The same is true of controversies about telepathy. Sceptics like Rutherford, who accused me of "crimes against reason", rely on the claims of other skeptics, like Michael Shermer, who rely on yet other skeptics such as David Marks, who ignore any evidence that goes against their beliefs.

      Adam Rutherford, who works for Nature, dismisses scientific ideas presented in books, rather than in scientific journals. He would therefore rule out Charles Darwin's Origin of Species, whose 150th anniversary we celebrate this year, as well as most of the work of Richard Dawkins. My own research is published in peer-reviewed journals (including Nature) as well as in books. My papers on the sense of being stared at, and on telepathy in people and in animals are all available online.

      I have recently launched a new telephone telepathy experiment that works through mobile phones. Anyone interested can try it here.

      Science is our best method for exploring what we do not understand. But for some people science has become a religion. They need authority and certainty, and want to believe that the fundamental answers are already known.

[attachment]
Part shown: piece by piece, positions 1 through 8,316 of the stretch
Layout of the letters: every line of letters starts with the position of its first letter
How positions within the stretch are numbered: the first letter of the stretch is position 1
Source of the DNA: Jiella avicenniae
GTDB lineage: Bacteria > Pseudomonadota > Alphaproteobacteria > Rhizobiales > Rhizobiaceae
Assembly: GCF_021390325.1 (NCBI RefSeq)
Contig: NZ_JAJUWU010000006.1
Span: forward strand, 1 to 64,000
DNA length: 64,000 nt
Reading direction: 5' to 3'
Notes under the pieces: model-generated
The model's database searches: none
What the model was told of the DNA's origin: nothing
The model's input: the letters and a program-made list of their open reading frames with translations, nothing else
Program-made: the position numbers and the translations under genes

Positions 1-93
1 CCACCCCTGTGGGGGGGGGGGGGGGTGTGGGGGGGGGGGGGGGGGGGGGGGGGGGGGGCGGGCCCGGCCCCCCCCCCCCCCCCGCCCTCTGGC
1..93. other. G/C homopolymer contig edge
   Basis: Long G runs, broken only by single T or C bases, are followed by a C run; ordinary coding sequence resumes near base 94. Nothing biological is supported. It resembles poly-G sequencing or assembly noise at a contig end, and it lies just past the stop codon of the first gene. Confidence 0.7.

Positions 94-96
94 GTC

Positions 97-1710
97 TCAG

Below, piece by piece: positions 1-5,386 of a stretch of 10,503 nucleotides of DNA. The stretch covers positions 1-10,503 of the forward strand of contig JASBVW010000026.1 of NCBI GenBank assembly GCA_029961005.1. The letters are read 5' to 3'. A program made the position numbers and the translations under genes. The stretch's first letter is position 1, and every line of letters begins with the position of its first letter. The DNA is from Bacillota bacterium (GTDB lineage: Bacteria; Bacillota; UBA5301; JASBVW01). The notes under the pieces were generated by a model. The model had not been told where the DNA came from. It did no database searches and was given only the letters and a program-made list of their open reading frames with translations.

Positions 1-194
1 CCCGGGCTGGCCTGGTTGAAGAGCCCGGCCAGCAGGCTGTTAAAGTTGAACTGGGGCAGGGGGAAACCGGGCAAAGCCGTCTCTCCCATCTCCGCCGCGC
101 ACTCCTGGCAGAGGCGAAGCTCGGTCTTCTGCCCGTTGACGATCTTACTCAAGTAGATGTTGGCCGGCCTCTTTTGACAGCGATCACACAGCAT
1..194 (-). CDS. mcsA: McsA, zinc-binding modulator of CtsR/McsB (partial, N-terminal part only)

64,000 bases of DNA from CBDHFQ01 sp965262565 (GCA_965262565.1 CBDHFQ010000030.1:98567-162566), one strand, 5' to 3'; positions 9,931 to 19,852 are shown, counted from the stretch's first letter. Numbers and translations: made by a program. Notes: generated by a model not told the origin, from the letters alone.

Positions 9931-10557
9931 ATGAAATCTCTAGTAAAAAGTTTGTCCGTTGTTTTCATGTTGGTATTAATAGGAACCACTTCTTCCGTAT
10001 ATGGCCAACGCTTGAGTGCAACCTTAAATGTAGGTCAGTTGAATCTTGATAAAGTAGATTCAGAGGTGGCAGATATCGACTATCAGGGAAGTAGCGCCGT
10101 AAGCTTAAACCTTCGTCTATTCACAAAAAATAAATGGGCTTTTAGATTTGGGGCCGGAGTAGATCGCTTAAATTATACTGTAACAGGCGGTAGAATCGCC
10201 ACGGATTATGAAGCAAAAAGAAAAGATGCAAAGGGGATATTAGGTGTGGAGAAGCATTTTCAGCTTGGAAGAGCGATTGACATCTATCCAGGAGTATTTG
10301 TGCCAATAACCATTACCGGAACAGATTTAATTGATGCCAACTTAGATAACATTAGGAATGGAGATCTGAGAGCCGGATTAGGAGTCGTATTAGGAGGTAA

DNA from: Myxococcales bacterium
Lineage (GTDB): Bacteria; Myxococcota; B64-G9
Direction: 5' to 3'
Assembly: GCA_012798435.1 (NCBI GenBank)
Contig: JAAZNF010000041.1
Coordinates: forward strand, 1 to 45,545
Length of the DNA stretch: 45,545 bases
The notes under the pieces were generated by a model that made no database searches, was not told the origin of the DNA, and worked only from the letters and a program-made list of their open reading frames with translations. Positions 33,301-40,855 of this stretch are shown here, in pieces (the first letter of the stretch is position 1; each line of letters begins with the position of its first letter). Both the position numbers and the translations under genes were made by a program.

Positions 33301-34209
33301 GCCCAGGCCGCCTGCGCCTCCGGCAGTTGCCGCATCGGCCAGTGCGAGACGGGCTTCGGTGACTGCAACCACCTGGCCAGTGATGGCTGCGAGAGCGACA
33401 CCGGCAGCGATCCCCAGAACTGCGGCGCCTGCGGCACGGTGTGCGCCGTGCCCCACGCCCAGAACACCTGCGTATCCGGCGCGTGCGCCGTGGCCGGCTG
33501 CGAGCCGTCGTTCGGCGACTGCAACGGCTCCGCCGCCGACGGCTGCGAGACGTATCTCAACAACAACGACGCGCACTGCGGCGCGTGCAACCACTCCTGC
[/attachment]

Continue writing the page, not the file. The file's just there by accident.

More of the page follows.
Scientific fundamentalism serves deep emotional needs, but it is counter-productive for the progress of science itself. It inhibits scientific exploration, gives science a bad name and puts young people off. Science advances through questioning dogmas, by considering new possibilities, and through open-minded enquiry.



      New Human Ancestor Fossils Found
      Ker Than
      April 8, 2010
      Photograph courtesy Brett Eloff

      Remarkably well preserved for a two-million-year-old fossil, this child's skull belongs to Australopithecus sediba, a previously unknown species of ape-like creature that may have been a direct ancestor of modern humans, according to a new study in Science.